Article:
In March, before the lockdown, Mary Thomason told the Llanfihangel-ar-arth and Parish Local History Club about her remarkable great uncle, John Pryce Jones. He was an illegitimate child who was born in 1894. He was brought up by his aunts in Bryn Hafod, Pencader. He went to the village school and then Llandysul Grammar School. He studied in Aberystwyth University and received a degree in physical chemistry.

After serving in the Navy in World War One he went to work for the Reckitts company in Hull where he did a lot of research on pigments and became famous for his work. He also had an interest in bees and studied the properties of honey.

He was honoured with FRIC and FLS. He married in 1921 but sadly his son died by falling through ice when he was 19. After retiring John Pryce Jones moved to Boncath and died in 1956. There are more details about him on the website www.pencader.org.uk.

Because of the virus we had to cancel the rest of our programme as well as our annual historical trip. Hopefully we can restart sometime in the autumn and reschedule the three talks that were postponed. More details will be available in the newsletter and the website above once they are available.

Family Centre news

As with all of us at this time, the Family Centre is coping with the virus as well as we can. The centre has been closed since late March, and up to this moment (6th July) no directives/guidelines have been given by the Government regarding the reopening of Family Centres, so we have to be patient.

It has been a frustrating time, and we have tried our best to keep in touch via phone, through a dedicated Facebook page, messenger and email service – which is pencaderfamilycentre@btinternet.com. Families are invited to let us know if we can assist them and if we can help we will.

We have been able to visit some families at a distance whilst supplying craft kits (through a grant from Community Foundation Wales) and families should be receiving two new books in July generously donated by Book Trust Wales. Some supplies have also been delivered by Netty and we thank her for that.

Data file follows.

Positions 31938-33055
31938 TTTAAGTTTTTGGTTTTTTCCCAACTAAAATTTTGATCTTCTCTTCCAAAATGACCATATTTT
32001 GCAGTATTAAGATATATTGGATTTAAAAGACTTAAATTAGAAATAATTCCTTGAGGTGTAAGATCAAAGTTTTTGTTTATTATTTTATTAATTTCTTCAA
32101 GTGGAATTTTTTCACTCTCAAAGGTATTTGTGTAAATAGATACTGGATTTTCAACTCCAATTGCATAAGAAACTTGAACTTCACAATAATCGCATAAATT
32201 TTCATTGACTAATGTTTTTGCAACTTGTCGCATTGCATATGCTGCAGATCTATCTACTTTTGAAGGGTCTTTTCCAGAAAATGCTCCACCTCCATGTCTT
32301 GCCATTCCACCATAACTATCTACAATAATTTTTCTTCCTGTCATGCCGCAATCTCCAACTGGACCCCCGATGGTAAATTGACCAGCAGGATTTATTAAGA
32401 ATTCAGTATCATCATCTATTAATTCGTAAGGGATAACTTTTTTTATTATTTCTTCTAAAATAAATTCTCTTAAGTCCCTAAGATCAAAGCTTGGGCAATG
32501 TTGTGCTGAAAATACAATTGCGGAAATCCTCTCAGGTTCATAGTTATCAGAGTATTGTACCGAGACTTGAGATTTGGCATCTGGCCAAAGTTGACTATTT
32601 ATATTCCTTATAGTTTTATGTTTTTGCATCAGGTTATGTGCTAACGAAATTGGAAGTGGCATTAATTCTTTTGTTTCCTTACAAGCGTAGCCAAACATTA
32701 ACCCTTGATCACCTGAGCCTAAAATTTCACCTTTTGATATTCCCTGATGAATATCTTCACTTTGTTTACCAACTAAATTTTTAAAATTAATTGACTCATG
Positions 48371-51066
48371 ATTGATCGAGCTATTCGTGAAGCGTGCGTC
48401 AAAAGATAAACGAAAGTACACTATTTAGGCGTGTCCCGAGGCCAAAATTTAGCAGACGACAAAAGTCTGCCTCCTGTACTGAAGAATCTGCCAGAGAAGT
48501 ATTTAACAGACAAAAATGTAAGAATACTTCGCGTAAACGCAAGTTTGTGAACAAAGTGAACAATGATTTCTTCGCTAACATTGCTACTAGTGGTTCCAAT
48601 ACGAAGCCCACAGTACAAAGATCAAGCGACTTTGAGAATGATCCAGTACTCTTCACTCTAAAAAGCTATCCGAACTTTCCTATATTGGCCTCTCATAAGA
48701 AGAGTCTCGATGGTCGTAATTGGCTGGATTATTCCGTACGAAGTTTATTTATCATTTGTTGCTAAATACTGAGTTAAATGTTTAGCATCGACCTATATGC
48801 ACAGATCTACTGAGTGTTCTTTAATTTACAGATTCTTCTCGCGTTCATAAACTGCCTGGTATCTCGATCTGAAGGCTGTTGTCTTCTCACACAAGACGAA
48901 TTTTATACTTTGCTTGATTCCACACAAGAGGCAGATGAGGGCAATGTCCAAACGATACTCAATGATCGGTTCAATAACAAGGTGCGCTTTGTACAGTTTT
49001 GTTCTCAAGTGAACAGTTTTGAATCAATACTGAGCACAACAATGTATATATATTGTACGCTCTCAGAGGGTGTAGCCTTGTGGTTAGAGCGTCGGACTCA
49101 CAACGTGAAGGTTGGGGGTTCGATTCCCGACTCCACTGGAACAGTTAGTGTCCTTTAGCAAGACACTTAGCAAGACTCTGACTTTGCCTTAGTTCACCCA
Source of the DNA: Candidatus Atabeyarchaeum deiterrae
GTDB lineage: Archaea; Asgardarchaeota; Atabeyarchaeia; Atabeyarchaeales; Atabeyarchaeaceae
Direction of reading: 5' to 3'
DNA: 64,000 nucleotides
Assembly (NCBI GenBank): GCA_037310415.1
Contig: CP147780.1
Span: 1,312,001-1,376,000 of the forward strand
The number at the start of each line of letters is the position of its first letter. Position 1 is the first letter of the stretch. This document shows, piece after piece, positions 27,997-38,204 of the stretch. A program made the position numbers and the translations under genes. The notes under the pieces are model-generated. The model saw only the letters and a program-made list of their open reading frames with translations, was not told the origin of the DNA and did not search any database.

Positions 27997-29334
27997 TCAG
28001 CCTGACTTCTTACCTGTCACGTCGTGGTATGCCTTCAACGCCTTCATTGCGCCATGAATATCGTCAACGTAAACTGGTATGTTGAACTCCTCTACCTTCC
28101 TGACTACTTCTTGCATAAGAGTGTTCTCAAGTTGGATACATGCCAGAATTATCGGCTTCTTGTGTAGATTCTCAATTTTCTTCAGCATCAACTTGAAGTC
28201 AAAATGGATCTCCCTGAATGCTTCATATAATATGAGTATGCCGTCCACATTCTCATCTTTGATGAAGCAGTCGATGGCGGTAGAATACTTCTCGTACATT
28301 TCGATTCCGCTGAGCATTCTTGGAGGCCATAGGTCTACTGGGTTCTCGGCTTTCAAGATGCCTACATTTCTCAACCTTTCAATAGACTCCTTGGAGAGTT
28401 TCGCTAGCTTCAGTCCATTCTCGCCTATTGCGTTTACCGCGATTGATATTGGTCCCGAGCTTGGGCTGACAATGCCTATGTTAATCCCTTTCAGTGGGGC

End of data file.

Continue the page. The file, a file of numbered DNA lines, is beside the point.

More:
We have been given lots of useful educational and health links which have been posted on our Facebook page and it is worthwhile having a look at them if you need ideas about what to do at home with the children.

So, wishing all of you well. It seems that Pencader hasn’t been seriously affected by the virus and let’s hope it stays like that.

Trevor

 

Merched y Wawr Pencader a’r Cylch

February 2020

Members attended our annual St David’s Day celebration at a lunch at Gwarcefel Arms, Prengwyn on the 25th February, 2020. All were warmly welcomed by the president, Mrs Fioled Jones. In particular, she welcomed two brave husbands, Tom Lewis and Dafydd Jones and our guest speaker, Mrs Anne Thorne, Llanllwni.

After the meal, Mrs Jones officially welcomed the speaker and made particular reference to her past participation in Merched Y Wawr national competitions. Mrs Thorne is originally from the Neath Valley but she and her husband, David, have made their home in the area and raised their children here. They have both worked very hard to promote and further Welsh language, history and culture.

We had such an interesting afternoon, learning about the history of one of the prominent women of the Neath Valley namely Winifred Coombe Tennant. The reference for some of the information was a book by Peter Lord entitled Between Two Worlds. Winifred was born in 1895 and received a good education which included schools in Italy and France. She married young to an older man who was very wealthy and led a privileged life. However, she worked very hard in her community and had a great interest in many things including the Eisteddfod and the world of Art, being a patron of the Glynn Vivian Art Gallery. She also worked in the field of Women’s Suffrage.

The above only gives a flavour of our afternoon’s talk by Mrs Thorne. If you have a chance, do go and listen to this story or find the book for yourself; it really is fascinating.

Mrs Fioled Jones thanked Mrs Thorne for the interesting story heard during the afternoon.

Our next meeting will be at Capel Nonni, Llanllwni on 30th March at 7 o’clock when Non Elias from Melysion Mam will be joining us.

Please contact: Fioled Jones – 01559 3846177

                        Gwyneth Alban – 01559 384344

                        Ann Phillips – 01559 384558

 

 

Movin Monkeez

P.I.D.A. Easter Competition